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Henri Poincare

Henri Poincare was born on April 29, 1854 in Nancy, France and died on July 17, 1912. He remained in the history as a great mathematician, theoretical physicist and a philosopher of science.


Biography and Career :


Leon Poincare was his father, a professor of medicine at the University of Nancy and his mother was Eugenie Launois. One of his cousins, Raymond, became President of France. His childhood was marked by an illness, diphtheria.


He attended the Lycee in Nancy and his favorite homework was the compositions. At the end he got a Bachelor's degree in letters and sciences.


He continued his studies with the Ecole Polytechnique and since 1873 he had Charles Hermite as teacher of mathematics. Afterwards, he went to the Ecole des Mines and in March 1879 he received a degree of ordinary engineer.


Soon after he became an inspector in the Corps des Mines for the Vesoul region in the north-east of France.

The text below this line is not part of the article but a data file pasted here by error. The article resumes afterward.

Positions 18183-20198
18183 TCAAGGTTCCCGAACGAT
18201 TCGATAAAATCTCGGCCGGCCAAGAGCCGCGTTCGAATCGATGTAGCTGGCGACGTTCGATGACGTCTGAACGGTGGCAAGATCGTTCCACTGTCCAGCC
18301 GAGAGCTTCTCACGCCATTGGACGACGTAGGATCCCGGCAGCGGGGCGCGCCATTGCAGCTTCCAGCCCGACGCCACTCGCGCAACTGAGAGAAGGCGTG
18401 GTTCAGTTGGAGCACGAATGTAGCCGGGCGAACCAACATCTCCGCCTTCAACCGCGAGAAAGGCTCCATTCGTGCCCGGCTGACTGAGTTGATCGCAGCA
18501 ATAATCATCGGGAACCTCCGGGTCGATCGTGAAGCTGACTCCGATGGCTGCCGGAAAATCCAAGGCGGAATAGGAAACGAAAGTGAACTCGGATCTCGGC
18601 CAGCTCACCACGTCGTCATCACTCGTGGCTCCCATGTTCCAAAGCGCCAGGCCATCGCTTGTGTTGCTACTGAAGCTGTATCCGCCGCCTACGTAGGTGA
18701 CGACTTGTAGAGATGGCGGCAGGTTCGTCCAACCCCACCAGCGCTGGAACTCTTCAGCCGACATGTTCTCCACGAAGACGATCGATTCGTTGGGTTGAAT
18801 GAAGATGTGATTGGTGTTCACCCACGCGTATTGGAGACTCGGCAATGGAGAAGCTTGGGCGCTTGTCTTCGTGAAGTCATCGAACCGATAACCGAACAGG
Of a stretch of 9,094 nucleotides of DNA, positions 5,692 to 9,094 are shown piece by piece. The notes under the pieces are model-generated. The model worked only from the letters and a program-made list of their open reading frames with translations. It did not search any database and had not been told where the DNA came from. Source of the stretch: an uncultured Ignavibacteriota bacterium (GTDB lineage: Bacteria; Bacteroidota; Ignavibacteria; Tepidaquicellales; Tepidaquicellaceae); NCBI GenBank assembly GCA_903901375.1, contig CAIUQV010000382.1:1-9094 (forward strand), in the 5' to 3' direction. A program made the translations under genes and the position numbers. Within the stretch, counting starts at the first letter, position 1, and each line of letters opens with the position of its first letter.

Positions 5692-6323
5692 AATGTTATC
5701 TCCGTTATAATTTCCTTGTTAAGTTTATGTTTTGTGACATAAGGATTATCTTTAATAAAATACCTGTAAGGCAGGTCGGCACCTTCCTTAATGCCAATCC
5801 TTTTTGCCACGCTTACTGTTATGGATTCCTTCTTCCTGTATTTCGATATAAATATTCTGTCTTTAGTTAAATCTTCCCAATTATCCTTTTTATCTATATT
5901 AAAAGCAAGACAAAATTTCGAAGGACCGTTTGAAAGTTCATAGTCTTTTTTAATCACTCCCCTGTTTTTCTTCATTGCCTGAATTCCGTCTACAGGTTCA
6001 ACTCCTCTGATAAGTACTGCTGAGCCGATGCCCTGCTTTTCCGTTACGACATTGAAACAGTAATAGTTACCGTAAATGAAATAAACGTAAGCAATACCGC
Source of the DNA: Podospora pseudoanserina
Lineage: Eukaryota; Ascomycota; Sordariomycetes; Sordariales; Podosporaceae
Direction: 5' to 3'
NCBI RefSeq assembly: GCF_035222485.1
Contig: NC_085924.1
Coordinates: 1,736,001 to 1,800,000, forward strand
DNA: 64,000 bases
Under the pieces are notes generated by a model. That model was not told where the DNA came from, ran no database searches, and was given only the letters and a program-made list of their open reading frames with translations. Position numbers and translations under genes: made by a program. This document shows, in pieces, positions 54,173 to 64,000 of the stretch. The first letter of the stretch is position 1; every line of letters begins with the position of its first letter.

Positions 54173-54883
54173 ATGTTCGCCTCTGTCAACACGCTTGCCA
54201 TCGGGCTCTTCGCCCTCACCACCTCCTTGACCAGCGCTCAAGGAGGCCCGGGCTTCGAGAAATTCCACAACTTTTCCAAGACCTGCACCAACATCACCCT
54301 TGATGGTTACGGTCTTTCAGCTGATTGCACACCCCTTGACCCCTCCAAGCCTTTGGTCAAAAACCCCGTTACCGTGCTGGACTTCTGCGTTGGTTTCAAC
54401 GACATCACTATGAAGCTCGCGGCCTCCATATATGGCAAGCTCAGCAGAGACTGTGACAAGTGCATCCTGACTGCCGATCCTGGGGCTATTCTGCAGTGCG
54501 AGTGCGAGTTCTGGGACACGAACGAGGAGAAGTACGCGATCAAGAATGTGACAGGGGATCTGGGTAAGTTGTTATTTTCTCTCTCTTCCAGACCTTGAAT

His theme for the doctorate in sciences in mathematics was differential equations.
1879 was the year when he finished his studies at the University of Paris.
He received a job at Caen University as junior lecturer in mathematics and he had also worked at the Ministry of Public Services as an engineer in charge of northern railway development between 1881 and 1885.


In 1893 he was named chief engineer of the Corps de Mines and 17 years later inspector general.
He was Professor at the Sorbonne since 1881. At first he was associate professor of analysis and then he held the chairs of Physical and Experimental Mechanics, Mathematical Physics and Theory of Probability and Celestial Mechanics and Astronomy.


The woman he chose to marry was Miss Poulain d'Andecy and the couple had four children: Jeanne, Yvonne, Henriette and Leon.


He was member of the French Academy of Sciences and in 1906 became its president. He was also member of the Academie Francaise.


Oscar II, King of Sweden's mathematical competition for a resolution of the three-body problem concerning the free motion of multiple orbiting bodies is the award won by him in 1887.


After six years he was member of the French Bureau des Longitudes and six years later he intervened in the trials of Alfred Dreyfus. He discovered a chaotic deterministic system which laid the foundations of modern chaos theory. In 1912 he died of embolism after surgery for a prostate problem.